Brooklyn Law Review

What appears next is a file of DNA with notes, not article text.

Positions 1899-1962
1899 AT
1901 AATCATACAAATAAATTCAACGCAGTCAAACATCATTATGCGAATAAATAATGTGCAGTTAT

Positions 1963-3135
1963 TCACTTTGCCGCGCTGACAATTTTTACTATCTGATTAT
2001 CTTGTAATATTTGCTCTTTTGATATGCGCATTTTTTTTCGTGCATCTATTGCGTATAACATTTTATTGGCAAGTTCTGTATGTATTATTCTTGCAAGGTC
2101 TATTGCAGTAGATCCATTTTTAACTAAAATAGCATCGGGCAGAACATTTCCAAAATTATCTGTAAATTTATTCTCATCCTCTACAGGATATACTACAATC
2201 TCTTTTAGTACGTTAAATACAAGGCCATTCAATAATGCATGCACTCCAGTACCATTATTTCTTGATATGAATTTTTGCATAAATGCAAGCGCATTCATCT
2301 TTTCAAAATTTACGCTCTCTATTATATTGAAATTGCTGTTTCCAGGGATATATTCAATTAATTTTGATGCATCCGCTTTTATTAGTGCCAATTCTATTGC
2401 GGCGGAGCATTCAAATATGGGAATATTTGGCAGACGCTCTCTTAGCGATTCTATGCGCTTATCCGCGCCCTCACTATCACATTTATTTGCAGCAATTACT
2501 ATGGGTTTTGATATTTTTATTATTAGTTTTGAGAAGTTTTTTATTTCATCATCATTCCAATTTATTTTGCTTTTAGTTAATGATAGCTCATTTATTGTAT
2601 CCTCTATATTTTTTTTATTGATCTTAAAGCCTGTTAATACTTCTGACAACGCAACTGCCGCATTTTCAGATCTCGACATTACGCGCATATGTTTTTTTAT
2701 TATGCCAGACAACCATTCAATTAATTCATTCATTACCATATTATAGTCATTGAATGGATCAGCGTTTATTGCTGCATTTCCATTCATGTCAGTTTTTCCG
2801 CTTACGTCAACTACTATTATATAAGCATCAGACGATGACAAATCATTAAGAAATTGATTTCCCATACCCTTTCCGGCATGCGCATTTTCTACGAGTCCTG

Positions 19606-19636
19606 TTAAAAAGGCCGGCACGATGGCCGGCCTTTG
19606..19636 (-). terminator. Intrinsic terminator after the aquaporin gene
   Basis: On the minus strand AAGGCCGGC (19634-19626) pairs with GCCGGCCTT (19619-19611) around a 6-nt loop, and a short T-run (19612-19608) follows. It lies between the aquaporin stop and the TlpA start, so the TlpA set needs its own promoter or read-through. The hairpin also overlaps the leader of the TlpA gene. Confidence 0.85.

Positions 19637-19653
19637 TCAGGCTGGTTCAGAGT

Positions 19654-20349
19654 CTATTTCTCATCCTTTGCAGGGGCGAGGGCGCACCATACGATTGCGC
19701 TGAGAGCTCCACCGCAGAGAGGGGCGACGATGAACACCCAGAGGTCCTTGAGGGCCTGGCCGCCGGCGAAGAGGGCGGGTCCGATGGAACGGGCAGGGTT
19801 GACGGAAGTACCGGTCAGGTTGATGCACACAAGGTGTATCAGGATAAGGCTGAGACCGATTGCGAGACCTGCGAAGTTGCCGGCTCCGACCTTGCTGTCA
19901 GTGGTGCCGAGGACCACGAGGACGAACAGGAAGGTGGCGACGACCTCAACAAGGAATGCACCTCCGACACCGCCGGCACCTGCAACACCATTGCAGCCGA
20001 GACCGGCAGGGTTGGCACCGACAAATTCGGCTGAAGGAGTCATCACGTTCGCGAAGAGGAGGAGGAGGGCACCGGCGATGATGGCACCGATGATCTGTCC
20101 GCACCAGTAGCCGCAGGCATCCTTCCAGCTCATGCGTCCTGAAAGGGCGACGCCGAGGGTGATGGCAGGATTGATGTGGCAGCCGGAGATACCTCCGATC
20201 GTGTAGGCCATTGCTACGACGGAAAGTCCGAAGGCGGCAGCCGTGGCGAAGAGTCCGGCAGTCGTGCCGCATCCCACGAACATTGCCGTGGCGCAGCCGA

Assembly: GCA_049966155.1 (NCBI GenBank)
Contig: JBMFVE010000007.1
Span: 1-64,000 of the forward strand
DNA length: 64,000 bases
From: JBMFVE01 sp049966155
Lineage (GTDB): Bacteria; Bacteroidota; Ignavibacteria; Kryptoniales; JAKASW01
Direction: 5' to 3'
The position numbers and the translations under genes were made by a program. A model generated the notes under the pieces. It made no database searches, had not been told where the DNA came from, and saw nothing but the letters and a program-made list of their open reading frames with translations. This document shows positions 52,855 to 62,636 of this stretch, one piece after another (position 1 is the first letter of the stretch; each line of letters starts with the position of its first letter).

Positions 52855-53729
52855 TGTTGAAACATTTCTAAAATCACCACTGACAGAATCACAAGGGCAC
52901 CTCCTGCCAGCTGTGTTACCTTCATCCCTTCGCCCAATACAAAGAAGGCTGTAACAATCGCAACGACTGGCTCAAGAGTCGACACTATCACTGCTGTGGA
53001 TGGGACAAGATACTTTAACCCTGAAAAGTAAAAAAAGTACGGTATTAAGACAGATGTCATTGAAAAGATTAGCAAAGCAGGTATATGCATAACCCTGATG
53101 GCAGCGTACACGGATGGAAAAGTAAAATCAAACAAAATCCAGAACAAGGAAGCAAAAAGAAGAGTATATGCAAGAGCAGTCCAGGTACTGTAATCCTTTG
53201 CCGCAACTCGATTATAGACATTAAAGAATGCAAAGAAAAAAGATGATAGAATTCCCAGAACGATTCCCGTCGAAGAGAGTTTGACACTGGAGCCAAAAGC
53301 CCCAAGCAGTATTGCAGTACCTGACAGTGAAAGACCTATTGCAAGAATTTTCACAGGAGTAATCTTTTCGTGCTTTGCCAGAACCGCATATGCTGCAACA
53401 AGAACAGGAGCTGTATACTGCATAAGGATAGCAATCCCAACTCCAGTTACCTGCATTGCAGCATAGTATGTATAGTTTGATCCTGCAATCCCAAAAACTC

The current legal framework governing trade secrets in the United States lacks the uniformity and predictability necessary to protect businesses. As a result, trade secret litigation has been on the rise over the course of the last decade. Whilst remote work becomes more ubiquitous, even beyond the COVID-19 pandemic, litigation will continue to increase as businesses are forced to entrust confidential information with remote workers. This note examines the current US trade secret scheme, exposes the current framework’s deficiencies, and suggests a “trade secret formalities model” to make for a more organized and efficient doctrine of law. More specifically, this note analyzes (1) the use of formalities in Russia’s current trade secret regime, and (2) the impact of the formalities system used in traditional US copyright law. In a time when the protection of trade secrets is as vulnerable as ever, change is needed, and formalities are the answer.